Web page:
May 29, 2012

But That's The Display!

"The Display Model"

But that's the display!
By John R. Greenwood

Mrs G. and I were putting the finishing touches on our flower planting Saturday afternoon and we came up a bit short on the potting soil. I could have sifted out a wheelbarrow full from my dwindling compost pile but decided to make a speed run to the garden center down the road. We'd had good luck with a brand I purchased there earlier in the spring. I headed out solo. When I first got there I moseyed around the trees and shrubs for awhile because that's what men do when they are alone with a check book and a pickup truck. Because I am cheap I usually wait until the shrubs are dry, brown and half-half price, I vowed to return in late September. I headed inside to grab the two bags of the potting soil I came for. After standing in line for 300 seconds, while my hair proceeded to finish greying, I was finally summoned to Register #2. Register #2 was staffed by Miss Not So Perky. I wasn't expecting Kelly Ripa, after all it was 4:30 on a gorgeous Saturday afternoon, on Memorial Day, at a garden center. She was wilting and ready to go party with Paris Hilton and Snoop Dog. I was Burgess Meredith in a dirty overstuffed t-shirt pointing at bags of potting soil. Potting soil propped up in a display so quaint it looked like a photo shoot for Farmer's Friend Magazine. Let's just say, I knew the facial expression that was coming next. 
"Which one, the peat moss?" 
"No, the potting soil. Here I wrote down the number."
"The Miracle Grow?" 
"No, the other one. The organic one."
"The Mulch?" 
"NO, the Espanoma bag!"  (The name brand is actually Espoma, I realized later)

That's when she looked at me like, "I wish you were in a nursing home not a nursery right now!"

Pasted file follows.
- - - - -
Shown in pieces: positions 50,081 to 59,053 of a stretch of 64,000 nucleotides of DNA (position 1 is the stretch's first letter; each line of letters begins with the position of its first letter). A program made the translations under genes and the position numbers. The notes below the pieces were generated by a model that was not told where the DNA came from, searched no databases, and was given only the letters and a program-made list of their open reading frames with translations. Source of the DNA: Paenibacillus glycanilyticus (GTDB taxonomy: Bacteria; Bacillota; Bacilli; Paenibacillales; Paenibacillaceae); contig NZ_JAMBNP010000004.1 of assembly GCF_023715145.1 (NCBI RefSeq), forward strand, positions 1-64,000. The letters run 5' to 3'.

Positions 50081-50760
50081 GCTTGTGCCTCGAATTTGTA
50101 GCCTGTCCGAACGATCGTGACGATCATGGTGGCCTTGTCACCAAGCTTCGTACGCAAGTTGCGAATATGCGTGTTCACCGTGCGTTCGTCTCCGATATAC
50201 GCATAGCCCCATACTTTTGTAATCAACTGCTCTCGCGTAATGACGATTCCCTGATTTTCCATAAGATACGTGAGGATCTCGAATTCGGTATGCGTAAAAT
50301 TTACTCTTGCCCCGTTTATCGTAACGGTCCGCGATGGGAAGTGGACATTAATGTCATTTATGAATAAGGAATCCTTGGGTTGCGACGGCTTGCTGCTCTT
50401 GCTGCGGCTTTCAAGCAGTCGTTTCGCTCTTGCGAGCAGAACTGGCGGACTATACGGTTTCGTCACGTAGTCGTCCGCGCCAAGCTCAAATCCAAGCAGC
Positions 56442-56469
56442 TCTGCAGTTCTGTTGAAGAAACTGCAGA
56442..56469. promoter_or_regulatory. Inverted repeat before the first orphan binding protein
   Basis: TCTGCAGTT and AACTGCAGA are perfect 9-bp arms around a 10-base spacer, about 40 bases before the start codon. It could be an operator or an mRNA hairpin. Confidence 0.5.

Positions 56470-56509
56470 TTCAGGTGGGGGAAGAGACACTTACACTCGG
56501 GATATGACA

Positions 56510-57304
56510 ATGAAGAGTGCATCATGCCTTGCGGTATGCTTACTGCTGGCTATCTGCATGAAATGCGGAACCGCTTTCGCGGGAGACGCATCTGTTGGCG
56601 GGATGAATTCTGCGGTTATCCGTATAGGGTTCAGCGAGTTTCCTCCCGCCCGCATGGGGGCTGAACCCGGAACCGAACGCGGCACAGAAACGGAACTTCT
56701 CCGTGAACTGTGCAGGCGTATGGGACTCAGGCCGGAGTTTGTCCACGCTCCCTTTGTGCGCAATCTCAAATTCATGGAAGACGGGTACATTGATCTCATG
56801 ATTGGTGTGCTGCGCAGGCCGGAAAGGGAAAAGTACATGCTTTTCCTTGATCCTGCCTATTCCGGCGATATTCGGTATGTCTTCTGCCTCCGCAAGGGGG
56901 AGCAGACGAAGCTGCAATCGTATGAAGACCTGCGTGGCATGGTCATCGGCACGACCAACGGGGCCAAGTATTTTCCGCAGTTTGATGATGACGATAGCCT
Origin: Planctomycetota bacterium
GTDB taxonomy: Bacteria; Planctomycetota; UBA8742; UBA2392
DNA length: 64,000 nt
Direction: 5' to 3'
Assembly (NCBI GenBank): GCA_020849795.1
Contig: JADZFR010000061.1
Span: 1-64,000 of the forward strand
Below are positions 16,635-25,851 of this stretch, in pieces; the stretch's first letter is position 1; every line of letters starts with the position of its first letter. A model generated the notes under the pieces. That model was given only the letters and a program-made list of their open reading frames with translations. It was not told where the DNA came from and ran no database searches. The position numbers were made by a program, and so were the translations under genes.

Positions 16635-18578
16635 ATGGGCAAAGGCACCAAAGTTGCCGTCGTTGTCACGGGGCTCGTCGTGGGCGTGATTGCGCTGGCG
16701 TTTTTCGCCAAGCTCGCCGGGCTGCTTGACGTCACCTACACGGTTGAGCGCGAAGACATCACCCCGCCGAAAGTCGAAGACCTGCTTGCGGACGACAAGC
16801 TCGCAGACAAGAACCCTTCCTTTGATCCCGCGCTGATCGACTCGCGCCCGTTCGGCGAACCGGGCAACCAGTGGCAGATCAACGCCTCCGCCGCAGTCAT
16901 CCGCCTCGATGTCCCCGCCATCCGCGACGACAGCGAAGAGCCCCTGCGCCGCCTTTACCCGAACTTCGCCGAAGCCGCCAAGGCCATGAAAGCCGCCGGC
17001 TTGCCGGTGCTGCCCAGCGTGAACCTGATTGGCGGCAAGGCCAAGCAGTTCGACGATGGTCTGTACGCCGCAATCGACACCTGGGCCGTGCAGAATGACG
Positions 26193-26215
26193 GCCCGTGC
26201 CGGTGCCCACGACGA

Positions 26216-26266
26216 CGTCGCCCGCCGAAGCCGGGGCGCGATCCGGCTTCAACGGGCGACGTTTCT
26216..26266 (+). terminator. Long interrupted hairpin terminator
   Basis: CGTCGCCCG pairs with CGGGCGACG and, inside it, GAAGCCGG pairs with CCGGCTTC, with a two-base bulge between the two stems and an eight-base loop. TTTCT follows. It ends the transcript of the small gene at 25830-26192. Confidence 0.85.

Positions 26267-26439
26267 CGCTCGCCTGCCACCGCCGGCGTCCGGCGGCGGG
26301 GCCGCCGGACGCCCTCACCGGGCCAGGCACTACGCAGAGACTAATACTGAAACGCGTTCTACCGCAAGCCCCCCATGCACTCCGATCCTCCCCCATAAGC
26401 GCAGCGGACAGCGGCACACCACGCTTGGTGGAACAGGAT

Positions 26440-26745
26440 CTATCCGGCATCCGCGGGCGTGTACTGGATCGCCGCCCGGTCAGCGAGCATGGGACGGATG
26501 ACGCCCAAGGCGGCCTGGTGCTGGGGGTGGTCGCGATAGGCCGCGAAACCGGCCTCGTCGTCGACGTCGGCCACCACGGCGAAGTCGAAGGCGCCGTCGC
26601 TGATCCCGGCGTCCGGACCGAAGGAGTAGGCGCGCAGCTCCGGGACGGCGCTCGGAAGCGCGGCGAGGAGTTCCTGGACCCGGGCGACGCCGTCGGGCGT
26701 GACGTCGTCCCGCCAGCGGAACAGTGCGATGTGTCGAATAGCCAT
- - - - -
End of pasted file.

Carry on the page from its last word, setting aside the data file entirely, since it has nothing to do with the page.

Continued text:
"Two bags?"
"Yes, please, two bags."

That's when I pulled out the check book. 
The look intensified.

"Is there any out front?"
"No, you have to take this un-legible, one-inch by two-inch, smudge-faded receipt out back to the other customer service specialist and he will, with the skill of a trained professional hunt down your prey." 

"Oh, okay"
When I can remember them, and they are simple, I follow directions fairly well. I jumped in the truck and pulled slowly out back. 

Out back is a parking lot. It's a graveyard of splintered old pallets, piles of stuff, and mountains of peat moss. 
Not a soul in sight.
Not a pallet of Espoma potting soil either! 
Oh wait! There in the distance, like the beacon of a far off Maine lighthouse, I spotted a lone bag of my potting soil of choice. I pegged the throttle. That baby was mine! It had a corner torn off. Normally I would disregard it like a pint of short coded sour cream, but not today. I had a lined truck bed and the moon would be up soon. I grabbed it and tossed it in. Still no customer service specialist in sight. At this point I had scoured around out back for so long I was concerned I might run out of gas. I know what's next. I wish I had taken those Advil. 

So back upfront I go, park the truck, unfold the crumpled receipt, take a deep breath, start counting to ten; one, two…

 I signal to Miss Not So Perky who seems to be prepping for her prompt departure. 

"There are no more bags of the potting soil I already paid for. I only found one torn bag. 

___________________________ was the look I got.